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Why Religion?

Discussion in 'General Chat' started by kennas, May 25, 2009.

  1. Sith1s

    Sith1s

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    Then that must be it!

    And to think the so called global warming problem could be solved by simply increasing the number of pirates around the world. I even have a graph so it must be true! :p: (going incredibly off topic)

    Perhaps i should be posting in your climate change weather thread?
     
  2. AlterEgo

    AlterEgo

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    Faith is believing something that has not been proved. ie. assuming something is true, even if there is no evidence to support it - which can be a very dangerous thing.
     
  3. AlterEgo

    AlterEgo

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    But what if your belief is wrong? If there is no proof, then your assumption is most likely to be wrong.

    How can you believe something without proof??!! I find that absolutely incredible!! And why would you believe something that has no proof? Just believing something doesn't make it true. Just imagine what sort of state our justice system would be in if it relied on 'belief' rather than 'proof' for determining guilt!
     
  4. MS+Tradesim

    MS+Tradesim

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    It does not follow from a lack of proof (or rather evidence) supporting an assumption to the conclusion that the assumption is wrong. At worst, one can rationally doubt. At best, one could believe tentatively and still be rational.

    Humans do it every day. There is no proof the sun will rise tomorrow. Just the repeated past making it statistically likely that it will. There is no proof that on the assumption of a purely material universe (no transcendant entities) that our belief forming faculties are geared at arriving at truth. Yet every day humans make decisions and inferences on the belief that they are acting on what is true and that they are coming to true conclusions.

    True. As with its reverse. Just disbelieving something does not make it untrue.

    How many cases are decided on the basis of testimony when forensic evidence is lacking or inconclusive? Testimony is the belief of the witness. It is not forensic evidence. Part of the process is determining whether a witness's testimony (beliefs about a situation) is credible. The decision maker (judge or jury) then need to form beliefs about what happened, based on other people's beliefs.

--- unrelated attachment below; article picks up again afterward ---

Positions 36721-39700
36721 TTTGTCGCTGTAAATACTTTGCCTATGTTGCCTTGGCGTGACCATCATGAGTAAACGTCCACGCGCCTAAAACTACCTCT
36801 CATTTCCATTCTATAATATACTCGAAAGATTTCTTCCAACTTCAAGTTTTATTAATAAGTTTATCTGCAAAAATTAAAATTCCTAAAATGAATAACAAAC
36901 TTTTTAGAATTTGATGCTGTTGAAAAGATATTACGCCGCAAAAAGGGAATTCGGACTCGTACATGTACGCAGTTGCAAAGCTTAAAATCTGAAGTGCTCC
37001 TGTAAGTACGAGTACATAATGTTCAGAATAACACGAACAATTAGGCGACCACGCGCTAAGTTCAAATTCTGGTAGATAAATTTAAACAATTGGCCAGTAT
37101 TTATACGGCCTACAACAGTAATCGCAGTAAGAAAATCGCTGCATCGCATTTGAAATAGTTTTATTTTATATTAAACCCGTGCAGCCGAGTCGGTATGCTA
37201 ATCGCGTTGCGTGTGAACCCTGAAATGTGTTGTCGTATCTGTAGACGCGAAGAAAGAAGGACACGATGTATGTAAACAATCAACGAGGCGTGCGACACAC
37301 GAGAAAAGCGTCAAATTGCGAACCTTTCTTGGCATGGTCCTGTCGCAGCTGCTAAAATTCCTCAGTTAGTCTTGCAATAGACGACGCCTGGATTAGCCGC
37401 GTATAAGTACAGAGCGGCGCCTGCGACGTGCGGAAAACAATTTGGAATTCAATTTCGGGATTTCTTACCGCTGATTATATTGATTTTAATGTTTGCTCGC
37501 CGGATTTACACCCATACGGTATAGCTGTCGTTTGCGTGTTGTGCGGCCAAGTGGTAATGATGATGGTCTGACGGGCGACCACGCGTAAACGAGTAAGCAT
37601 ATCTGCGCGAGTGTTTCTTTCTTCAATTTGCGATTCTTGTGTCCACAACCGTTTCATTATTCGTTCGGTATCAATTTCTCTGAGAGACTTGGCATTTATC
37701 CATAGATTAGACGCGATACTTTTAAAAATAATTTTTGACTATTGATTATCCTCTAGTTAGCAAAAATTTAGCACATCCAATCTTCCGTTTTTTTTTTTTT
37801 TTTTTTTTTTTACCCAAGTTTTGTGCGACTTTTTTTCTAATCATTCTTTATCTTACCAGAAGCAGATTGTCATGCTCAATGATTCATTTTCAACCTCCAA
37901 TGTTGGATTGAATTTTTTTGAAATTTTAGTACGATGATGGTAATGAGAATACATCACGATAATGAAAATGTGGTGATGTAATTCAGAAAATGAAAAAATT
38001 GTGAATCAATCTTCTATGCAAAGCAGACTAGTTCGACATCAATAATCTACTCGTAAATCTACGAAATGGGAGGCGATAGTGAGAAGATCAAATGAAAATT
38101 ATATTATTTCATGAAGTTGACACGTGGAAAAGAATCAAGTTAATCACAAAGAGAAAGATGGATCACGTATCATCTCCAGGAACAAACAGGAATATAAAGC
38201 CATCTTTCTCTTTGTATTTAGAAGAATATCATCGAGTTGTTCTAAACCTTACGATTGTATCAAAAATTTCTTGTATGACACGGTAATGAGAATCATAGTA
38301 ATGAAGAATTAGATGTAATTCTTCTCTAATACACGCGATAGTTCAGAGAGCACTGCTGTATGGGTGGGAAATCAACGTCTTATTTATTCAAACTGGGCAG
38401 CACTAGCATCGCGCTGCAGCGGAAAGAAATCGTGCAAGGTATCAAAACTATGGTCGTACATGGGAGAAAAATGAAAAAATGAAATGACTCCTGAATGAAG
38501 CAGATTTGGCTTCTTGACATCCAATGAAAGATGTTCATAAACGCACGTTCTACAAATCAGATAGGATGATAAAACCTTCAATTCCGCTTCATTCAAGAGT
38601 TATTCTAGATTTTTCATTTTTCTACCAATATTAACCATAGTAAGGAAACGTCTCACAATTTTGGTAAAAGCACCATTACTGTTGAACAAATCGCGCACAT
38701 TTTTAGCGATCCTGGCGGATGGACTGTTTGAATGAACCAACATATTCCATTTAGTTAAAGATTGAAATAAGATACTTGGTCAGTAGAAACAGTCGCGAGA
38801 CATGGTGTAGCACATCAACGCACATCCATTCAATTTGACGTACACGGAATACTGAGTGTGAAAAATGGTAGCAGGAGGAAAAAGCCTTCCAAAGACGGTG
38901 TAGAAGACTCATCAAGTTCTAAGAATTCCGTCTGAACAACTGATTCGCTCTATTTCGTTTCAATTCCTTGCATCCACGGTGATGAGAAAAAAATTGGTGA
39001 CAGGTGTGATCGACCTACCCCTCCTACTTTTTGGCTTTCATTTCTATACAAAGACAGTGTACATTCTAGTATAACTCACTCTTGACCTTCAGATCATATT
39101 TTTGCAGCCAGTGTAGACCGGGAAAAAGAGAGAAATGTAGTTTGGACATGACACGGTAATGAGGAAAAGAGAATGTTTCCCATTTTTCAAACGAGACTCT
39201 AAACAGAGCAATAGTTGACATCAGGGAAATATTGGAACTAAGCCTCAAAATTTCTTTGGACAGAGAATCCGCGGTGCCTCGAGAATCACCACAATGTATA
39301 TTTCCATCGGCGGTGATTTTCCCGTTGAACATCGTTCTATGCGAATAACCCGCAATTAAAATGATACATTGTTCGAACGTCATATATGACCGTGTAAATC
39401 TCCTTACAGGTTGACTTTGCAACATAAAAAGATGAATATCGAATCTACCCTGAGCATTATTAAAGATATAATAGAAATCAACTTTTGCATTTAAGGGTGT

5. AlterEgo

    AlterEgo

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    Of course not. I agree with you.


    True, "beyond reasonable doubt". Reasonable being the operative word.

    If someone came before court today making similar claims to what is in the bible, ie, that he is the son of god and has risen from the dead, etc, would you regard his testimony as credible? If not, then how could you regard some document written 1000's of years ago as any more credible than him? Why don’t people subject the bible to the same level of scrutiny as they would subject this person to?
     
  6. MS+Tradesim

    MS+Tradesim

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    "Beyond reasonable doubt" is a subjective concept based on the belief that a human with normally functioning cognitive abilities will come to conclude a given thing. This is based on the belief that normal cognitive function is geared towards discovering truth. It's hopelessly circular at its core. But we rely on it because it's the best we have.

    Some of us have. I have my beliefs based on research and experience. But I'm not going to enter a protracted debate here about philosophy of religion, epistemology, historiography and textual criticism. I'm not here to argue for any religious position. My more modest goal is to offer some balance in a topic which is more often marked by dogmatism on both sides.
     
  7. RamonR

    RamonR

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    I disagree with this this theory.
    Pirate attacks have increased dramatically off late but I see no signs of climate cooling
     
  8. Temjin

    Temjin

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    Self-esteem and religion DO NOT MIX.

    You cannot claim yourself to have a high self-esteem and be extremely faithful to a religion at the same time, period.

    This is why objectivism flourish amoung the younger population who rejects religion as a form of value/beliefs.

    To sacrifice for others selflessly and to reject greed as being immoral would automatically mean all the economic achievements gained through the application of captialism since the industrial ages are done through "immoral" acts, and therefore, should be rejected.

    It's funny how some people who embrace religion are adhered to their set of virtue codes but do not see the positive side of those "immoral" thinking.

    Ahhh, I'm married with a modified Objectivism view now.
     
  9. Sith1s

    Sith1s

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    Since you've brought this up, try this link.

    http://www.theaustralian.news.com.au/story/0,25197,23583376-7583,00.html

    Proof that we may actually be heading towards global cooling! :p:


    On topic though - if you look hard enough people will always have a way to provide some kind of proof or evidence for their beliefs...
     
  10. jonojpsg

    jonojpsg

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    Jesus did not make that claim without backing it up though - at the time there were plenty of eyewitnesses to his miracles which he referred to when claiming that he was the son of God. This is the whole basis for the Bible, the fact that there were eyewitness accounts of what happened, from a range of sources; and also that completely separate (both in time (over 1000 years!!!) and space) documents all consistently refer to Jesus and his miracles. Take that to any court today and ask the judge to rule on it;)
     
  11. derty

    derty

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    You cannot use a document that proposes the existence of something as the proof of it's existence. The witnesses of Jesus's miracles are contained in the bible.